Jac Forthuber (Jac For) was born in Wolfersdorf near Freising (Bavaria) on 16 April 1927 as the son of an artisan family. He also spent his youth in Wolfersdorf. From very early on, he knew what he wanted to be when he grew up: He wanted to become an artist. Due to the premature death of his father, however, Jac For was forced at a young age to help earn his and his family’s living in his father’s firm. Despite these adverse circumstances, he spent all his free time painting.

The Second World War signified an even more crucial break in Jac For’s life: At the age of 16 he was called up for military service. He returned from the war at the age of 18 seriously ill with tuberculosis. Jac For was confined to his bed for years and had visions of the afterlife and the cosmos. He read countless books on these subjects and began a correspondence course in painting. The intense preoccupation with both of his passions astronomy and painting combined with his strong belief enabled him to overcome this serious crisis. Through the correspondence course his artistic talent was discovered and he was granted a scholarship for the Academy of Fine Art in Munich.

Jac For found their conformity with his own inner pictures startling. As he said himself, he was torn between the correct representation of astronomical findings and his artistic fantasy. He experimented with intense colours, form in motion, and with light and shade effects. In the exciting contrast between art and science, he endeavoured to transmit the depth and beauty of the universe to the observer and make the observer aware of its divine origin.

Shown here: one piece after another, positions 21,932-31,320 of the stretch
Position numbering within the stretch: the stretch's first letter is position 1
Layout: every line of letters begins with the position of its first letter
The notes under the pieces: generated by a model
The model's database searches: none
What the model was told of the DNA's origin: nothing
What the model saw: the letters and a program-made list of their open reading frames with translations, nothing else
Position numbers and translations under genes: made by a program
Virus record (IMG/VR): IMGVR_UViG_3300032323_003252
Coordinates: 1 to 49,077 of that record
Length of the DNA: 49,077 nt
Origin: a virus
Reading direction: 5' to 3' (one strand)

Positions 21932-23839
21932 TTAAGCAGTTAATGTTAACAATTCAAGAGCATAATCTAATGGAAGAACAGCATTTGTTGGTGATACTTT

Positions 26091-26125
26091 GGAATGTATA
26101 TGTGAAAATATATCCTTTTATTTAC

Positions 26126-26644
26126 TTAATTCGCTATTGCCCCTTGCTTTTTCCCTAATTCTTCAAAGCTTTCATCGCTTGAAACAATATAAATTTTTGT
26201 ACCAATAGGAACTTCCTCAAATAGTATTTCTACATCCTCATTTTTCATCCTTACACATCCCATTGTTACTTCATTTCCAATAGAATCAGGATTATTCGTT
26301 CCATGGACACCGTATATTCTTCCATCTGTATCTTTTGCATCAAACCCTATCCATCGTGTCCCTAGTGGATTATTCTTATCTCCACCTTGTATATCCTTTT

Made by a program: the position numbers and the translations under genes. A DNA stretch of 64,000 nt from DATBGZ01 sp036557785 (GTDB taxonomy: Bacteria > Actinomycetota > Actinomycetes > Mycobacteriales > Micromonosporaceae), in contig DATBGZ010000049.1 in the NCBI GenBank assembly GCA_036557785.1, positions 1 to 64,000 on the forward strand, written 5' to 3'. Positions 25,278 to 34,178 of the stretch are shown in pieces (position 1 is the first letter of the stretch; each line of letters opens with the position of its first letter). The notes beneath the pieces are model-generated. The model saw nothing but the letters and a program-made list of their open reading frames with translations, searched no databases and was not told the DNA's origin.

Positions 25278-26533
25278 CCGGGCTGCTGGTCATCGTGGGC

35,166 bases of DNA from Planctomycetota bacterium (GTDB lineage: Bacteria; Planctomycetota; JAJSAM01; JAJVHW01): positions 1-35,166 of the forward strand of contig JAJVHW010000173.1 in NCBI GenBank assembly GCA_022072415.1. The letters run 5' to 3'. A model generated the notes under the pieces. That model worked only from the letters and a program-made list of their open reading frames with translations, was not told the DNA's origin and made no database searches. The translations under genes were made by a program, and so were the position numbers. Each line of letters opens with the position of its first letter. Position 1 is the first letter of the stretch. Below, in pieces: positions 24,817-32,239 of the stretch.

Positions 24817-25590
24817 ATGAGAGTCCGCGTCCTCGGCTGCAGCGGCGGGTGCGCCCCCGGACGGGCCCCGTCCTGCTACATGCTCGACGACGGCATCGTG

In 1994 Jac For was invited by the Ours Foundation to participate in an international competition with the topic “How do you imagine space travel in the 21st century?”

He submitted his painting “Nereide displays four red spots – a dream”. This painting was included with several others in the “First Outer Space Exhibition”. The cosmos painting travelled with MIR in orbit in 1994 and orbited the earth over 3000 times. Jac For was thus one of the first artists to exhibit his work in outer space.

During his time in Munich, Jac For always kept his residence with atelier in his rural home in Wolfersdorf. In the lasts years of his fulfilled life, he returned to Wolfersdorf permanently with his family, where he worked on his paintings and spent the rest of his life until his death (17 August 2007).

Jac For was a wanderer between the worlds in search of the mystery of life

Jakob Forthuber named himself Jac For and moved to Munich. He married his former nurse (Charlotte Schmidt). This was a very happy and lifelong relationship. Their daughter (Sibylle) stemmed from this union. To begin with, Jac For worked in Munich at a renowned fine art publisher in a senior position. He was able to further perfect his extraordinary capabilities in figurative drawing and portrait painting.

Whereas when he first started painting, he painted mainly portraits and motives from his native surroundings, from 1959 on he turned his attention more and more to the representation of cosmic events. He intensified his second passion: astronomy. In Munich he regularly attended lectures on astronomy and astrophysics. He also made friends with natural scientists and followed the development of space research. He was a member of the Munich Public Observatory for decades and a permanent guest at the series of lectures held there. In 1975 he became a member and later a member of the German Association for Aerospace (DGLR).

Jac For searched and found ways to unite his growing knowledge of astronomy, his pictographic space visions with his painting. When the German Patent Office instituted an “Inventors Gallery” (which can also be viewed in the Internet) the artist was commissioned to paint portraits of 12 living German inventors including Hermann Oberth, the “father of space travel”, Felix Wankel, the inventor of the planetary piston engine, and Conrad Zuse, the inventor of the computer.

Jac For often sat for hours in his private observatory in the heart of Munich in order to observe celestial phenomena. The introduction of the Hubble telescope (around 1990) made it possible for humankind to view increasingly highly defined and exciting pictures of cosmic events.